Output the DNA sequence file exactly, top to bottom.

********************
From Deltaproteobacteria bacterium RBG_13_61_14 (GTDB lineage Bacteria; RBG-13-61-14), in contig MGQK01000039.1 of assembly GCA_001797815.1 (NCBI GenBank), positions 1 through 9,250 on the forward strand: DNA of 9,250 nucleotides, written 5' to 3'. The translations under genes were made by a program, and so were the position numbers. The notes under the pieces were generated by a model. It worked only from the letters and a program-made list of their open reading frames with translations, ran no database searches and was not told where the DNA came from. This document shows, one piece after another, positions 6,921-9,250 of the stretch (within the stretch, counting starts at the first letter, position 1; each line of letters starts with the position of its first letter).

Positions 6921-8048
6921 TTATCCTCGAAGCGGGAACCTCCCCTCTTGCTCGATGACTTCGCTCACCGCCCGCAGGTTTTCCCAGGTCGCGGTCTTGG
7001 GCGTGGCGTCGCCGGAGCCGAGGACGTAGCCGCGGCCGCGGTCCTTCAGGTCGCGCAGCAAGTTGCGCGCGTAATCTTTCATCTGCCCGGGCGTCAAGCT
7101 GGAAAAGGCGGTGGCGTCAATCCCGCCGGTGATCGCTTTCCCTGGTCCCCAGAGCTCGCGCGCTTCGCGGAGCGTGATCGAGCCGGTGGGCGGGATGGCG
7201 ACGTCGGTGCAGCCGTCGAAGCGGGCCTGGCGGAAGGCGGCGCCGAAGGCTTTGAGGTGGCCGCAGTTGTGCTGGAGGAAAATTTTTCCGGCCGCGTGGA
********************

From Deltaproteobacteria bacterium RBG_13_61_14 (GTDB lineage Bacteria; RBG-13-61-14), in contig MGQK01000039.1 of assembly GCA_001797815.1 (NCBI GenBank), positions 1 through 9,250 on the forward strand: DNA of 9,250 nucleotides, written 5' to 3'. The translations under genes were made by a program, and so were the position numbers. The notes under the pieces were generated by a model. It worked only from the letters and a program-made list of their open reading frames with translations, ran no database searches and was not told where the DNA came from. This document shows, one piece after another, positions 6,921-9,250 of the stretch (within the stretch, counting starts at the first letter, position 1; each line of letters starts with the position of its first letter).

Positions 6921-8048
6921 TTATCCTCGAAGCGGGAACCTCCCCTCTTGCTCGATGACTTCGCTCACCGCCCGCAGGTTTTCCCAGGTCGCGGTCTTGG
7001 GCGTGGCGTCGCCGGAGCCGAGGACGTAGCCGCGGCCGCGGTCCTTCAGGTCGCGCAGCAAGTTGCGCGCGTAATCTTTCATCTGCCCGGGCGTCAAGCT
7101 GGAAAAGGCGGTGGCGTCAATCCCGCCGGTGATCGCTTTCCCTGGTCCCCAGAGCTCGCGCGCTTCGCGGAGCGTGATCGAGCCGGTGGGCGGGATGGCG
7201 ACGTCGGTGCAGCCGTCGAAGCGGGCCTGGCGGAAGGCGGCGCCGAAGGCTTTGAGGTGGCCGCAGTTGTGCTGGAGGAAAATTTTTCCGGCCGCGTGGA